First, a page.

I recently went to visit my hairdresser. No big deal I hear you say and normally I would agree. I have quite short hair and was just going for a regular haircut – or so I thought!
My hairdresser took a lot of time checking out how the last cut had turned out; what had worked and what hadn’t. She made the comment that it was very important to her that she understood the hair that she was cutting. She said that she had to take her time to learn to ‘speak’ to my hair so that she understood the best way to cut it so as to create the style we had agreed upon.
I suggested that there was another way to look at it; that if she was prepared to let my hair guide her hands so that she knew what, where and how much to cut, she would have all the support she needed and the end result would be amazing.
This was a spontaneous comment but somehow I knew that she would understand what I was saying. She paused for a moment and it was like a light bulb came on. She said ‘you’re right, all I have to do is trust that if I let your hair take the lead, it will guide me; not the other way around’. With that she set to work.
That was my first learning point: that listening to the input from others, being flexible and not trying to control situations actually opens up the space to take in new information and learning and furthermore, that equality and a sense of partnership in activity can flourish.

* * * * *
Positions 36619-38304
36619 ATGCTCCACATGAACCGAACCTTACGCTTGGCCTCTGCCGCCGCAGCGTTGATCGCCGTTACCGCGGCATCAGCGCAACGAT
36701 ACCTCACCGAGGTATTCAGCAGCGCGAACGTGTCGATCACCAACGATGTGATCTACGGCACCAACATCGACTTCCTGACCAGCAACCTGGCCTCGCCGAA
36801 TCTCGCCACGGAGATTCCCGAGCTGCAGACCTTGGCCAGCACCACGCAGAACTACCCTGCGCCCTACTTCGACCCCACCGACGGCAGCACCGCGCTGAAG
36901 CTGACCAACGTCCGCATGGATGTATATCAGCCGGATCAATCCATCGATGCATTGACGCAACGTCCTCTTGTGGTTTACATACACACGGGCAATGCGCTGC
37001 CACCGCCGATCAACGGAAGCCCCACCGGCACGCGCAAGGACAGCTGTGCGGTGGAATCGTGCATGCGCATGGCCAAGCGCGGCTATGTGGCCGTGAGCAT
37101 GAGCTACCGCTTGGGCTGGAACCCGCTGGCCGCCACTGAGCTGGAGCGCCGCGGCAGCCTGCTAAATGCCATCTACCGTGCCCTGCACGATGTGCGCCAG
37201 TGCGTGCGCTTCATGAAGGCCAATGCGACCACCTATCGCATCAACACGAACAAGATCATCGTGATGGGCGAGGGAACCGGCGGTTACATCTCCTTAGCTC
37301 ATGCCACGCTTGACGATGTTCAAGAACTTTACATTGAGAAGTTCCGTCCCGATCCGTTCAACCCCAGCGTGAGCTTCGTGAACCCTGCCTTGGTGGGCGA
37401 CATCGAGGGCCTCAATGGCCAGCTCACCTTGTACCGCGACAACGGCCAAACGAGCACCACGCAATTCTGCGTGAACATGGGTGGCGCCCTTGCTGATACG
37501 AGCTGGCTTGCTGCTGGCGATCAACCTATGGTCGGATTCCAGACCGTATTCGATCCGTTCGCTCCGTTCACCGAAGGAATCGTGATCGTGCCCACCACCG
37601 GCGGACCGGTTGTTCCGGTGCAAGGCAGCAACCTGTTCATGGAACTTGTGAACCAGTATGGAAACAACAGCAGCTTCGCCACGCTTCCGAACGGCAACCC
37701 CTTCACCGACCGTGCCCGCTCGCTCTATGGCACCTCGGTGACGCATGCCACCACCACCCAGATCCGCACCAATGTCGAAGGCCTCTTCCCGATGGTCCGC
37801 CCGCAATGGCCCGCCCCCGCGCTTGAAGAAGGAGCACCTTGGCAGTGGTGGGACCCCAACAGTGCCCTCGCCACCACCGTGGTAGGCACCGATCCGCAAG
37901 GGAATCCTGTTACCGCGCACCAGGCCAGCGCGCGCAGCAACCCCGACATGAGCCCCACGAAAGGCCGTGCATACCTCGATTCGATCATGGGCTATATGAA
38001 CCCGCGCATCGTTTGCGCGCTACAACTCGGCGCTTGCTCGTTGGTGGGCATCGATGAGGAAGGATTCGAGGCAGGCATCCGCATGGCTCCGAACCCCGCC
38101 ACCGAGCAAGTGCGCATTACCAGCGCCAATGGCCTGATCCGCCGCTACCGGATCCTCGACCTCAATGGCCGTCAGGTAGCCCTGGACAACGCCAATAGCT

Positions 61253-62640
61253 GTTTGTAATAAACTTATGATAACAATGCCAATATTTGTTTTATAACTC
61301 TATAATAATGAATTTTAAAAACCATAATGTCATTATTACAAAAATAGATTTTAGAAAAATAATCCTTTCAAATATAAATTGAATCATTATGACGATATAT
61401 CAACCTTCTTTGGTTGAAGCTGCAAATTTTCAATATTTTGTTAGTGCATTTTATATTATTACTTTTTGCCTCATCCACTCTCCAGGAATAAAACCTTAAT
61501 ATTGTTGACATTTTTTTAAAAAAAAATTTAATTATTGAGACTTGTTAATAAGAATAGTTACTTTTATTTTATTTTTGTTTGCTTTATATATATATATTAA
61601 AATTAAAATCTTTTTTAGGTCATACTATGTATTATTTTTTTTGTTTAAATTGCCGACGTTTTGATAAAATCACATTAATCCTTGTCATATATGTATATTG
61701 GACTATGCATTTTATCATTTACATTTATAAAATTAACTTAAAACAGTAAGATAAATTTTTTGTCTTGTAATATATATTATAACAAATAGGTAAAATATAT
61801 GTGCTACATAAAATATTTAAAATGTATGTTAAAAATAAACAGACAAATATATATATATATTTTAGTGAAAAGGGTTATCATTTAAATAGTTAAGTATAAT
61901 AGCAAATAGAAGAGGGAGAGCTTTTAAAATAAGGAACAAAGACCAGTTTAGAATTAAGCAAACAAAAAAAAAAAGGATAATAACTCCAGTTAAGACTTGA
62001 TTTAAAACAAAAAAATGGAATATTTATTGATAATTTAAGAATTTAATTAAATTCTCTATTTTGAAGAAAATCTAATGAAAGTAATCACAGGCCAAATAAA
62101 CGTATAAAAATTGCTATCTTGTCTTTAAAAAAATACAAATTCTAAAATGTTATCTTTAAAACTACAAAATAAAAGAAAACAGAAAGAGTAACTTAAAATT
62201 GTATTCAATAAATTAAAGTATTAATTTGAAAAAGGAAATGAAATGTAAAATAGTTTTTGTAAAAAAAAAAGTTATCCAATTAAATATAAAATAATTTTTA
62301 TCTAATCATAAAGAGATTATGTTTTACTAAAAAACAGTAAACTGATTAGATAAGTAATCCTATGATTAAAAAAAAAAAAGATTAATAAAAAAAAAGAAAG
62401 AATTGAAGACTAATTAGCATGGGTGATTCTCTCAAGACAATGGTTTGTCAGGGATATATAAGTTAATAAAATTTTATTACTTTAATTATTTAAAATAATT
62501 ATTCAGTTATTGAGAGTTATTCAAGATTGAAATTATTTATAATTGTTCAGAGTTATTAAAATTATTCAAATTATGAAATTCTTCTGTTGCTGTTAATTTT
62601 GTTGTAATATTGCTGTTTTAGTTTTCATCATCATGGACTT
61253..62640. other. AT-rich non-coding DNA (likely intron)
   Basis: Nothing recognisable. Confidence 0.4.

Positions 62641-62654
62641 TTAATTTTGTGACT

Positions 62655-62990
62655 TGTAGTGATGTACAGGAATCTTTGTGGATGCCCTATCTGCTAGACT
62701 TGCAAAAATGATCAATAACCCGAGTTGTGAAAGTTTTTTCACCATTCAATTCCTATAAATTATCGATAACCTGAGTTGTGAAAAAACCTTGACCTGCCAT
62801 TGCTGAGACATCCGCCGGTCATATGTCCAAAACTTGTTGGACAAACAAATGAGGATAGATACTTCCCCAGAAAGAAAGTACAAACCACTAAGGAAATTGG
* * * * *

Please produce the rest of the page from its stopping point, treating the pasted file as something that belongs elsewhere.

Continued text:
At one point she asked if I would mind if she took a break to attend to someone else with something very straight forward as she said that she wanted to really focus on what she was doing with my haircut and there were quite a few distractions happening at the time with staff coming up to her (as the salon owner) and asking questions etc. I was happy to wait as I really appreciated that she was taking so much care with the cut.
That became lesson number two: just focus on staying present with myself in whatever is happening in the moment and, if necessary, ask for more time rather than rush things.
The hairdresser was offering loving care and attention to detail which left time feeling irrelevant, despite the busyness of everyone’s day. What a great reminder to me as someone who can get caught in the stress of trying to complete my ‘to do’ list within a certain time frame. In these situations connection with myself is lost and low-grade anxiety takes over. I thought about how often I had pushed on through tasks for fear of offending another person or because I thought they would think I was a failure for not keeping up to a certain rate. It goes without saying that the quality of the end product is greatly affected by what I choose to do under such circumstances.